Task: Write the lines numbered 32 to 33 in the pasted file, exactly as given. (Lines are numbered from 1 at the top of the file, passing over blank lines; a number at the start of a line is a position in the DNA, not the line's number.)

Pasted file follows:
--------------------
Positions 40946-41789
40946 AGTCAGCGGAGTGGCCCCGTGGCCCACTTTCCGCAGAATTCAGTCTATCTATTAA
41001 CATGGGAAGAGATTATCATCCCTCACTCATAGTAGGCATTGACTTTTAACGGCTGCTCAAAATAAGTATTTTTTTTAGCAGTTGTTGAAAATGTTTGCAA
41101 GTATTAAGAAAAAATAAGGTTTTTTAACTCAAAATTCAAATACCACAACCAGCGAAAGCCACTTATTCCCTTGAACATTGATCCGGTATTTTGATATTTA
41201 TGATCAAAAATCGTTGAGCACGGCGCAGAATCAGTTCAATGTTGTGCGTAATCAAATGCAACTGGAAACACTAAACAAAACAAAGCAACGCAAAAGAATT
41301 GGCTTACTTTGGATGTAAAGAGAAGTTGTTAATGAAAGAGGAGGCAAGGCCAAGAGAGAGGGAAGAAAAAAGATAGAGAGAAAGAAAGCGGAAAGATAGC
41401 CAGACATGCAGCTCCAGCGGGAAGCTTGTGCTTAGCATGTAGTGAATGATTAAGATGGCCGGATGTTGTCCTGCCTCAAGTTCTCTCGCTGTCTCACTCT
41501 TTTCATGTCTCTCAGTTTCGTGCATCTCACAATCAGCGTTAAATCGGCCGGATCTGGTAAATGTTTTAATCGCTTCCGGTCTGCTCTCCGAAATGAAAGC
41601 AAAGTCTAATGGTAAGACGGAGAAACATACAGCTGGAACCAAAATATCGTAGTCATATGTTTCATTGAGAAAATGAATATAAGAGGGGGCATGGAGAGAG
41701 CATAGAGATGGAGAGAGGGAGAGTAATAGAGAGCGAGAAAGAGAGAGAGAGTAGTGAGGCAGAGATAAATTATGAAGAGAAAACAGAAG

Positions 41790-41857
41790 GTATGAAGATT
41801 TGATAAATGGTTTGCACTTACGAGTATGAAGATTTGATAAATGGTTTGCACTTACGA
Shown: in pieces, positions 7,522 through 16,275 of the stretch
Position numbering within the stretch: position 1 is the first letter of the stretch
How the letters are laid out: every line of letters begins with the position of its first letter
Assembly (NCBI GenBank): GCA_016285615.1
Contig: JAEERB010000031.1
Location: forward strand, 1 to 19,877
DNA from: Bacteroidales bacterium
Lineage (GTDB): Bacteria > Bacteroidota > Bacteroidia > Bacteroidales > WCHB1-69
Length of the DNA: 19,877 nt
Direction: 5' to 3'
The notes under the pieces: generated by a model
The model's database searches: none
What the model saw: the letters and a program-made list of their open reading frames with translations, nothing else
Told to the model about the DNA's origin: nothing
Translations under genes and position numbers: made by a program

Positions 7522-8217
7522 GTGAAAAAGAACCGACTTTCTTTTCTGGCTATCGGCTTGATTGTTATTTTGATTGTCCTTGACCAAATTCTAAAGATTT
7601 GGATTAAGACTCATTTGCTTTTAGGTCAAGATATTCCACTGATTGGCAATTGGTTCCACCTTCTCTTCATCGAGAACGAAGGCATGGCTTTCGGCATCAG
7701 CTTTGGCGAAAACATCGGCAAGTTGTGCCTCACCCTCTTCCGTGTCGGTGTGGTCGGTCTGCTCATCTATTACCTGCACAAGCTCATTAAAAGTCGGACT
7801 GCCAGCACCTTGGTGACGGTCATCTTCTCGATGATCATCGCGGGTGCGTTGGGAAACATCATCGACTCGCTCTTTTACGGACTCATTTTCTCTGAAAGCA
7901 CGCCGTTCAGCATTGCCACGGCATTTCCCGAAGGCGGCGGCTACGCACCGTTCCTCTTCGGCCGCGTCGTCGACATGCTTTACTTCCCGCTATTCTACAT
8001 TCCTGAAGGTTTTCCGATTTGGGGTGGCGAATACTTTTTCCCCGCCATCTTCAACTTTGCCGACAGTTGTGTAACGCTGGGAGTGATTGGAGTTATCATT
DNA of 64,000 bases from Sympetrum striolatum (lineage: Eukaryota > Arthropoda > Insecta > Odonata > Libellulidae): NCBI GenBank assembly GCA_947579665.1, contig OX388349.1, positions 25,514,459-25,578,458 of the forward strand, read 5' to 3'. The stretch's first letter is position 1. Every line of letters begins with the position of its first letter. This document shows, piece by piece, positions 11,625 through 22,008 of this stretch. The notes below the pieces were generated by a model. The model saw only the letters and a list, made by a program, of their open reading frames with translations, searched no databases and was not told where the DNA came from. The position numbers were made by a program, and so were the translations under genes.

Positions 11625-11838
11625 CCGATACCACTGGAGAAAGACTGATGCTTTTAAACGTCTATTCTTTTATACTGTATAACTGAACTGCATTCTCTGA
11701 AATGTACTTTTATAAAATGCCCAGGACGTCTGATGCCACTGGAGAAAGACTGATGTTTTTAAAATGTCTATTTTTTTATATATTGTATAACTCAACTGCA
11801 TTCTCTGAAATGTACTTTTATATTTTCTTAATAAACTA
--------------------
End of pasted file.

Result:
7701 CTTTGGCGAAAACATCGGCAAGTTGTGCCTCACCCTCTTCCGTGTCGGTGTGGTCGGTCTGCTCATCTATTACCTGCACAAGCTCATTAAAAGTCGGACT
7801 GCCAGCACCTTGGTGACGGTCATCTTCTCGATGATCATCGCGGGTGCGTTGGGAAACATCATCGACTCGCTCTTTTACGGACTCATTTTCTCTGAAAGCA